“We are currently in discussions about a tax relief proposal, which may include changes to the Earned Income Tax Credit and the estate tax, among others — some of which you may have heard suggestions, some of which not,” she said. “And we will continue to ensure that Massachusetts is open, competitive, and inclusive and that these same values will guide our tax relief proposal.”
Baker filed his own nearly $700 million relief package in January, which featured breaks for seniors, renters, parents, and low-income workers. Baker’s bill, one of dozens still before the Revenue Committee, also proposed lowering the short-term capital gains tax rate and changing the threshold where the state’s estate tax kicks in — currently $1 million.
Estate tax changes appear to be emerging as a broad area of consensus, though the Democrats who control the Legislature may differ in their precise approach from what Baker proposed. The estate tax is a transfer tax on the value of a decedent’s estate before distribution to any beneficiary.
The Massachusetts Taxpayers Foundation has described Massachusetts as an “outlier among the states” on the estate tax, noting that the Bay State and Oregon’s $1 million taxation thresholds are the lowest of the 12 states with estate taxes.
Under Baker’s plan, the threshold at which the estate tax kicks in would double to $2 million. While the current tax applies to the full value of estates over $1 million, Baker’s bill (H 4361) would tax only the amount above $2 million.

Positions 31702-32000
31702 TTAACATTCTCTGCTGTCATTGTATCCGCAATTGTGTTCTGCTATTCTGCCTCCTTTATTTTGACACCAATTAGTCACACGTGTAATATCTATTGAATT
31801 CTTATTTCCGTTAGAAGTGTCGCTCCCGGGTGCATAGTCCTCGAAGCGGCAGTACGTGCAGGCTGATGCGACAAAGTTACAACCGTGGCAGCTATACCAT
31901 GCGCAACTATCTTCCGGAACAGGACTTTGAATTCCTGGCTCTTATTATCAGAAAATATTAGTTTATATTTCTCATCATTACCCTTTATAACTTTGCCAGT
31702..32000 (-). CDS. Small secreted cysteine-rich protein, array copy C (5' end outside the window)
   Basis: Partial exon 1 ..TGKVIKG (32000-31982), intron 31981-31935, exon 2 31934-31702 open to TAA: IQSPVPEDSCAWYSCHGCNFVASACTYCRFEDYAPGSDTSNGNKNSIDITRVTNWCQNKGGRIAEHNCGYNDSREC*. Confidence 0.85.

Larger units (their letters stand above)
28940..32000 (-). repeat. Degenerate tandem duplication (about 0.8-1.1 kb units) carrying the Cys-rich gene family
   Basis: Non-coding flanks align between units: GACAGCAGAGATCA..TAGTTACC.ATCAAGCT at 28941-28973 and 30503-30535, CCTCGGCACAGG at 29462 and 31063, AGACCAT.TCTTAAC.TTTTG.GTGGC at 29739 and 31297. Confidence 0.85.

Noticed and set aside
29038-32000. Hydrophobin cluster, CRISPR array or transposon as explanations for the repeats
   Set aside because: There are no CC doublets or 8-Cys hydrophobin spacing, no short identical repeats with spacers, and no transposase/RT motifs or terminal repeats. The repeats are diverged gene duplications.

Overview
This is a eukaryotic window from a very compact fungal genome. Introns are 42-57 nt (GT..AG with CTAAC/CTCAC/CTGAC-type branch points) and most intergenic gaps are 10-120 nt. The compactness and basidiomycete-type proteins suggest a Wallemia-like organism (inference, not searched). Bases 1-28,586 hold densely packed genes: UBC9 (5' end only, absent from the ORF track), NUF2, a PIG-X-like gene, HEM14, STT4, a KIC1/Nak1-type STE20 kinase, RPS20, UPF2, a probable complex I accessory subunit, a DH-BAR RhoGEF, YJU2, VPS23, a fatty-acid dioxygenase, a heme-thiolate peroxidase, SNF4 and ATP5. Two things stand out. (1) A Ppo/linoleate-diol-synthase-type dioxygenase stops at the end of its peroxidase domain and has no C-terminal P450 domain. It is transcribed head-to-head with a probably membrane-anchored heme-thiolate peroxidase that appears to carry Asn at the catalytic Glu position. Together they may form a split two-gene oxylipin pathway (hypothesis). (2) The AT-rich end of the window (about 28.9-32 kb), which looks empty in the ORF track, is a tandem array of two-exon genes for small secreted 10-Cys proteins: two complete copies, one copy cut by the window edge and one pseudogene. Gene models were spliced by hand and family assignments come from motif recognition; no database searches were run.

Last month, after his own address to the Greater Boston Chamber, House Speaker Ron Mariano said the idea of changing the threshold at which the estate tax kicks in “was something that jumped out at us right away.”
Spilka on Tuesday tied the estate-tax issue to rising home prices and property values in Massachusetts.
The median single-family home sale price in Massachusetts hit $590,000 last month, according to The Warren Group, and it was higher in some parts of the state — $800,000 in Middlesex County, for instance.
“There’s so many seniors who bought their houses 10, 20, 30 years ago, when their house was maybe either $15,000, 20, 25, that is now worth about a million, so having a house at that value does not necessarily indicate wealth, particularly if they are in their elder years,” Spilka told reporters after her speech. “So we are definitely taking a good look at that.”
Baker, in his bill, blended policies that would span across tax brackets, proposing changes that would benefit some of the state’s lowest-income workers and others that would offer relief to wealthier residents. As lawmakers craft their plans, one looming question is which populations they will steer their efforts toward.
“I want to focus on tax relief, not only for something maybe like the estate tax, but especially our low-income residents and families in our time,” Spilka said. “That’s why the Senate a few years back, when I was chair of Ways and Means, we did an increase in the EITC. That’s something that all research shows is one of the best tax relief to give to folks because it not only goes directly into their pockets, but in turn then it is spent on Main Street.”
The Legislature has been reviewing hundreds of tax-related bills since the start of the session in January 2021, and formal lawmaking business ends this year on July 31, setting that as a deadline for passage of major bills.
Asked when a bill might come out of committee, Spilka said, “It’s almost July.”